AMBER LACKS FLAIR AND ORIGINALITY OF THOUGHT TO BE AN OUTSTANDING STUDENT OF ENGLISH.
Big ugly words scrawled in a journal highlights so much of the pain of main character in The Amethyst Child by well established and favourite Sarah Singleton.
In The Amethyst Child, we meet Amber - a fourteen year old teenager, highly creative, fond of daydreams, preferring her own company to those of people she just doesn't "get". She's maybe a bit goth on the inside, but not on the outside. She seems to live past her very down to earth and real parents who believe in goodness and light. Her dad loves Dire Straits, her mom is strong and steady and looks after everyone when she's not working in a jewellery store. They live in a newly built area and it is easy to imagine the town, the school, Amber's disillusion with her family and her own life and her helplessness. She finds solace by reading and writing but it's Summer holidays and Amber is bored.
Then she meets Dowdie who lives on a commune close by called the Community and her life takes a dramatic change. Dowdie is wild and searingly bright when compared to Amber's muted tones. She experiences Dowdie in technicolour and sees herself as monochrome. But somehow, they fit. Together they make a whole. They become steadfast friends, spending lots of time together. They visit the Community and Amber becomes smitten with the seemingly carefree lifestyle of those who belong to the Community. Then she meets James, the person who runs the Community and initially all goes well. Amber is told about the Amethyst Children, the children who will lead the world in the future. The Amethyst Children are people who are creative, instinctive, they do not get along well with others and they have inherent powers and skills so much needed when the time comes. And the time will be here shortly because society will fail and the need for the Amethyst Children will be dire. And both Amber and Dowdie are two of these Amethyst Children who needs special care and attention because on their shoulders rests tomorrow.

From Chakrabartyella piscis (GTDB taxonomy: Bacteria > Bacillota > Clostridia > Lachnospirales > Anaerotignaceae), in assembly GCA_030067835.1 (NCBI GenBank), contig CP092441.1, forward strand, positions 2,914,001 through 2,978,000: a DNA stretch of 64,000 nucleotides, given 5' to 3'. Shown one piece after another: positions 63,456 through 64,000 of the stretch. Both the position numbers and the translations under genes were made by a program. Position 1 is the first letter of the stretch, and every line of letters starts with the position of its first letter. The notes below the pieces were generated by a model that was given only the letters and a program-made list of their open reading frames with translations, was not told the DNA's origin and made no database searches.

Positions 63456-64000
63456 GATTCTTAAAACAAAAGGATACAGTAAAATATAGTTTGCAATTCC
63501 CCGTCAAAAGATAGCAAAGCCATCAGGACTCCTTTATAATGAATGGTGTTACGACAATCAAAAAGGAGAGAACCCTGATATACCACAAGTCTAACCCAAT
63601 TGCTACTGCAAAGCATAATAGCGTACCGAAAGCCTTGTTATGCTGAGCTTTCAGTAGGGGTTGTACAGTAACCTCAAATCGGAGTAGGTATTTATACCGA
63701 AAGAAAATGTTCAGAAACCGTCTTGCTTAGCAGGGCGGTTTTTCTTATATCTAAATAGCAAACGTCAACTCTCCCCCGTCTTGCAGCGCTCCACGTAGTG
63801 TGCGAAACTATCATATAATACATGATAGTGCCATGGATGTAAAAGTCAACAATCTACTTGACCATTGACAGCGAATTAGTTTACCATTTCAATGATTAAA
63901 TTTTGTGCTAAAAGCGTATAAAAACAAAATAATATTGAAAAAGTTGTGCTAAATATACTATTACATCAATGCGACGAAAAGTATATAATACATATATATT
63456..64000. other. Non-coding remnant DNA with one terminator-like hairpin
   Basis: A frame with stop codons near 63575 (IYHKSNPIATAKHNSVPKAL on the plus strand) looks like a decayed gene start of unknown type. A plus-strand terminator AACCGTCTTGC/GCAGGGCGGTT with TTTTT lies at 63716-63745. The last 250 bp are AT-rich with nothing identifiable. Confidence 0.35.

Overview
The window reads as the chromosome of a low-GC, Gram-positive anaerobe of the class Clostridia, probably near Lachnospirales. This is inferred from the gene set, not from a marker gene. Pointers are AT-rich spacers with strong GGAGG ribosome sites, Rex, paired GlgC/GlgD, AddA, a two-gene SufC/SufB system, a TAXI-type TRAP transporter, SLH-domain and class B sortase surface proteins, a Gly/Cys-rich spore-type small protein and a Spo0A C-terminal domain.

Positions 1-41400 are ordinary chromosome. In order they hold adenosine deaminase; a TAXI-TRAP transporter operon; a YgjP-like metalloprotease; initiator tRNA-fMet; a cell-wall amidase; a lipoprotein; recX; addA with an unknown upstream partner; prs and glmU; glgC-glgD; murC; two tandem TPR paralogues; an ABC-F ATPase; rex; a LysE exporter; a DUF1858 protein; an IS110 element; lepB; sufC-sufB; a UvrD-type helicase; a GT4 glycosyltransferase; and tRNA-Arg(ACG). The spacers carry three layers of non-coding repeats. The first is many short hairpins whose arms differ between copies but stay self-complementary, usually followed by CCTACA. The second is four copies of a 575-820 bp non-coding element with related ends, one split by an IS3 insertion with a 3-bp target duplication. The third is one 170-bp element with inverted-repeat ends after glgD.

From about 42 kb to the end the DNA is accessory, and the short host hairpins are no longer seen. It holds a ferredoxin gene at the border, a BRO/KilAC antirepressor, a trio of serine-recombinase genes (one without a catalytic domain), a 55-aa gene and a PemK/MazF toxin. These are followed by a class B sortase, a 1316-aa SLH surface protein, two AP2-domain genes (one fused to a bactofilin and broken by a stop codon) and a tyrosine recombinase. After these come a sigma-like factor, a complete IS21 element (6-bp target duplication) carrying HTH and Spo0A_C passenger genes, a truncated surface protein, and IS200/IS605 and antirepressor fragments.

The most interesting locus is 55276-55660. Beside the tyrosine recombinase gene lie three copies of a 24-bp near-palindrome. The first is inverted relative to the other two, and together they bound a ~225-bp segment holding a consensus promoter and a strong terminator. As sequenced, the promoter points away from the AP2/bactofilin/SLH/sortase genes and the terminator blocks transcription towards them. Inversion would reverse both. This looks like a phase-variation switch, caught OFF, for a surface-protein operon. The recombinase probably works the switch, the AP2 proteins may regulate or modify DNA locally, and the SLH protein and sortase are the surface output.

I loved Sarah Singleton's prose. We have a fantastic narrator in Amber. We experience her seemingly dull and ordinary life and sense her talent and her fears for the future for herself, her parents and the world in general. She is highly intuitive and such an easy target for Dowdie and James as she desperately craves - like we all do - that extra bit of attention, to be told she is special and needed. As she gets more closely dragged into the web of the Community and becomes closer to James and Dowdie, my heart ached for her. The story spins along beautifully with parts told in the present, then the past, as Amber tells the Police about this mysterious event to which she was witness to and it isn't until quite far into the book that you start to comprehend the exact magnitude of what it could be that had happened.
As a counter-foil to James and Dowdie's fiery beliefs, we have the fantastically sober and beautifully rendered Johnny who styles himself as a "emo fag". Tremendously talented, he would love to be a photographer but has his own issues with his parents, the system, school, the games people play. He is the sane voice, the voice that tries talking sense into Amber, to make her see sense. But things are very shaky.
I don't know how the author managed to hit that exact spot which I so distinctly remember as a teen when life felt both so hopeless and impossibly grand at the same time. She writes with poetic skill and such understanding that the characters never veer off into BBC stock teenagers. The book is genuinely unputdownable. The characterisations are brilliant and there is a lot of thoughtful conversation and insights from both Johnny and Amber about life, family and friends. It is a very grown up book and it makes no apologies for using very mature concepts and ideas and relaying them through these teens. Personally I think this is not just something that should be read by teens but by adults of all ages.
What is important is that the book and Amber comes a full circle. It started with Amber sitting on a bridge over the river, staring at its waters, as someone not part of the world, but observing it. We leave Amber taking the plunge into the water, having pocketed her fears, experiencing life.
The Amethyst Child is not really a book that you read as much as experience. It is an absolutely gripping book which I would highly recommend reading for Sarah Singleton's deft touch with the poetic pen, vibrant characterisation and for her pure unadulterated storytelling skill.